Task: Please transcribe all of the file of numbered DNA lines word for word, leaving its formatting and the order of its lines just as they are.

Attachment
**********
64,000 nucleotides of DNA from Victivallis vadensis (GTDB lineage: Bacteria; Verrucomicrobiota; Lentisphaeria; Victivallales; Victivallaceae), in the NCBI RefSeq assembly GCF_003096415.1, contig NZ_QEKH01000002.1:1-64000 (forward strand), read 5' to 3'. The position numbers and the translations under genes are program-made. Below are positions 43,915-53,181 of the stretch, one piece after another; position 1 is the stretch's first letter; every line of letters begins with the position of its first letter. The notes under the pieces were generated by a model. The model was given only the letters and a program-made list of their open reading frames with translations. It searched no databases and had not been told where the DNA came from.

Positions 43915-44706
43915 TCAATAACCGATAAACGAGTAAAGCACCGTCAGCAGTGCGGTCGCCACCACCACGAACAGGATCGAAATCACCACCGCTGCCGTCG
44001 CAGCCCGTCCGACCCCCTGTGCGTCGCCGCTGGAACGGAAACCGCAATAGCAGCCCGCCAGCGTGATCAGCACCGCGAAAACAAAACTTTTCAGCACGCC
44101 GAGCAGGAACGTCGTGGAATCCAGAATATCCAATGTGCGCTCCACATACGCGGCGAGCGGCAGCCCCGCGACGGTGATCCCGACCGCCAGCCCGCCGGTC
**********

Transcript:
64,000 nucleotides of DNA from Victivallis vadensis (GTDB lineage: Bacteria; Verrucomicrobiota; Lentisphaeria; Victivallales; Victivallaceae), in the NCBI RefSeq assembly GCF_003096415.1, contig NZ_QEKH01000002.1:1-64000 (forward strand), read 5' to 3'. The position numbers and the translations under genes are program-made. Below are positions 43,915-53,181 of the stretch, one piece after another; position 1 is the stretch's first letter; every line of letters begins with the position of its first letter. The notes under the pieces were generated by a model. The model was given only the letters and a program-made list of their open reading frames with translations. It searched no databases and had not been told where the DNA came from.

Positions 43915-44706
43915 TCAATAACCGATAAACGAGTAAAGCACCGTCAGCAGTGCGGTCGCCACCACCACGAACAGGATCGAAATCACCACCGCTGCCGTCG
44001 CAGCCCGTCCGACCCCCTGTGCGTCGCCGCTGGAACGGAAACCGCAATAGCAGCCCGCCAGCGTGATCAGCACCGCGAAAACAAAACTTTTCAGCACGCC
44101 GAGCAGGAACGTCGTGGAATCCAGAATATCCAATGTGCGCTCCACATACGCGGCGAGCGGCAGCCCCGCGACGGTGATCCCGACCGCCAGCCCGCCGGTC